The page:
Cyprus Survey Staff 1883

Superficially, this question was answered for my thesis using Pollock and a few others: Kitchener owned a coffee farm in, what is today, Kenya and had been involved in Zanzibar Boundary Commission having actually walked the land. A subsequent discovery of correspondence with General Sir Horace Smith-Dorrien about his appointment to command the forces in East Africa suggested there was far more to Kitchener’s anti-war position than self-preservation of his farm. Trying to reconcile my perceptions of Kitchener with the man who stood his ground on the East Africa campaign resulted in the discovery of a personality hitherto unexposed and unexplored in the existing biographies.

While most biographers tend to regard Kitchener as a complete man, that is the same at the end of his career as at the start of his career showing a consistency of action and behaviour over time, in Kitchener: The Man not the Myth, I have explored the development of the man, how he learnt from past experiences, the challenges he faced in being a British citizen but not of the establishment or culture. It is only in understanding how much of an outsider Kitchener was in the British Army that one can appreciate his decision-making and actions. As with all human beings, he had faults but it’s how he managed these to achieve what he did that turned him from being a pariah in my books to a hero.

War work

Researching Kitchener, although straightforward in the sense of reading as many of the existing biographies as possible and focusing on the ‘glossed over’ statements alongside some archival investigation to clarify earlier interpretations of statements and views, presented some difficulties in terms of insight. While most biographers infer Kitchener’s dislike of women and insistence on having unmarried men on his staff, the sources presented a different picture. The result is a section on Kitchener’s women to compliment that on Kitchener’s ‘band of boys’. His encounter with Millicent Fawcettt in South Africa over the concentration camps and his relationships with his nieces, one being Fanny Parker, sheds interesting light on his attitude to the suffrage movement and use of women in war. Another challenge was presented by his seeming aloofness and sulking when things did not go his way contrasted with the number of occasions subordinates were surprised by tears running down his cheeks. His foresight in using and embracing technology was an unexpected discovery as was his linguistic ability, and attitude towards religion and the use of indigenous forces. Kitchener’s clear sense of priority and allegiance to his monarch and his views on how an army should be run led to him being misunderstood on many an occasion, sometimes with unfortunate and sad consequences such as the death of Hector MacDonald.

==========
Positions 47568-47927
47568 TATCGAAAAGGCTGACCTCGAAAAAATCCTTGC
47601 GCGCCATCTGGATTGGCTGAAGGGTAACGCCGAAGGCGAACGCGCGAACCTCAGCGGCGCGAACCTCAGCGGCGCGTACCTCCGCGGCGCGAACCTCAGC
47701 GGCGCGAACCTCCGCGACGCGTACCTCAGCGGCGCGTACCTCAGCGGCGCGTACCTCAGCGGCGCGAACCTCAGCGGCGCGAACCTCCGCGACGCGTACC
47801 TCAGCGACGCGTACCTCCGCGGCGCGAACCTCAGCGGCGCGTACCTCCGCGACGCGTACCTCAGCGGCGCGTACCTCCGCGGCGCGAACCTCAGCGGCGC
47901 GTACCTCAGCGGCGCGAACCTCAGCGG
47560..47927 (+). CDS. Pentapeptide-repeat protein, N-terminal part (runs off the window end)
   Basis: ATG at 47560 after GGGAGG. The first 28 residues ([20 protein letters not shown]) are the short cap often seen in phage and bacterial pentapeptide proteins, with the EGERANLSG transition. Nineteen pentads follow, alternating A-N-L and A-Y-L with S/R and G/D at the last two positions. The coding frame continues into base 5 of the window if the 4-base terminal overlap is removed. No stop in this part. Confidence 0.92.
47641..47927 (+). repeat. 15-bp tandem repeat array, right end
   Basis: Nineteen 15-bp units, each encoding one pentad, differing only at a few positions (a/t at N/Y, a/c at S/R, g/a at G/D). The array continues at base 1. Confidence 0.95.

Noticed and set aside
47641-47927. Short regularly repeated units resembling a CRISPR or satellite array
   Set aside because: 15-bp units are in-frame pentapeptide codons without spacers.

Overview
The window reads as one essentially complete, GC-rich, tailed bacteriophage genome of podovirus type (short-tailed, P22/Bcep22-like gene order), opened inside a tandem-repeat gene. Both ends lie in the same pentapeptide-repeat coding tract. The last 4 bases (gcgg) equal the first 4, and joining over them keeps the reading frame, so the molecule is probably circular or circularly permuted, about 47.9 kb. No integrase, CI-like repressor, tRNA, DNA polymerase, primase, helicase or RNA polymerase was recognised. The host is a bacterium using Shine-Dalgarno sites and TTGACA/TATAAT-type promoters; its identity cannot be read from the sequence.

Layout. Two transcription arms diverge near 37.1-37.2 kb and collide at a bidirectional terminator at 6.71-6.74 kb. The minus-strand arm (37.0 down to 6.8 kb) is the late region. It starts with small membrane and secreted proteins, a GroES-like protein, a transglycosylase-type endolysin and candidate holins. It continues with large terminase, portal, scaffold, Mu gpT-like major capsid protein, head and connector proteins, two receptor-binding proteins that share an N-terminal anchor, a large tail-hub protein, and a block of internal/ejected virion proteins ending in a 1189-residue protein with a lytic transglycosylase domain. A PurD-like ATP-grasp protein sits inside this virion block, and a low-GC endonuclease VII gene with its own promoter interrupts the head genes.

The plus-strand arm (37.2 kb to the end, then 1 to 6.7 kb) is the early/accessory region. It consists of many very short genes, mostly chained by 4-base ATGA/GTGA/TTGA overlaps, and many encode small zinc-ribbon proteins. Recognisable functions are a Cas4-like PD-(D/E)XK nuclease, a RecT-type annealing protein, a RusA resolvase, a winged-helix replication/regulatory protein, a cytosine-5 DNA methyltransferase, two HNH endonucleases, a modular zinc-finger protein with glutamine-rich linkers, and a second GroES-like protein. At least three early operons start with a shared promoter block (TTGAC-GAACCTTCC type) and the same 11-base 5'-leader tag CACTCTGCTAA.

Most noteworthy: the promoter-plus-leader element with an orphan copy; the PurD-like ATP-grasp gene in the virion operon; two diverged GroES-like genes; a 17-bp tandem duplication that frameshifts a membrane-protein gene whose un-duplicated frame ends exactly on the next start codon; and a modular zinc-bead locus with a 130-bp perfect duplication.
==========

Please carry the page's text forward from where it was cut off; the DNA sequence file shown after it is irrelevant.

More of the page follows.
It’s worth saying this book is not a military study. While the Sudan campaigns and the 1899-1902 war in South Africa including Paardeberg are mentioned, they are not discussed in detail as other more qualified authors have done this. Whether Kitchener was right in reforming the India Army and his ensuing conflict with Curzon has also been left to others more qualified. What Kitchener: the man not the myth does is provide alternative interpretations for his actions and extract from these events what Kitchener learnt on his route to being asked to fill the role of Secretary of State for War. His anomalous position as a civilian in authority alongside not relinquishing his military role, in what Prime Minister Herbert Asquith described as an ‘experiment’ provides evidence of the breadth of skill and knowledge Kitchener was seen to have in Britain’s time of need, yet his very strengths led to his fall from grace despite this experiment and his achievements.

A relaxing golf

As with all studies, more questions have been raised. For myself, these concern the East Africa campaign of World War One and the role of railways in the African campaigns. For others, I hope this new insight into Kitchener will lead scholars to consider his and other senior military officials of the time’s military actions in new lights.

Kitchener close up – Horse Guards

Dr Anne Samson is a specialist of World War One in Africa, with a particular focus on British East, Central and Southern Africa. She runs the Great War in Africa Association (https://gweaa.com) and has numerous publications to her name on the African campaigns. These, together with talks she’s presented, are listed on her website http://www.thesamsonsedhistorian.wordpress.com

You can buy ‘Kitchener: The Man not the Myth’ here.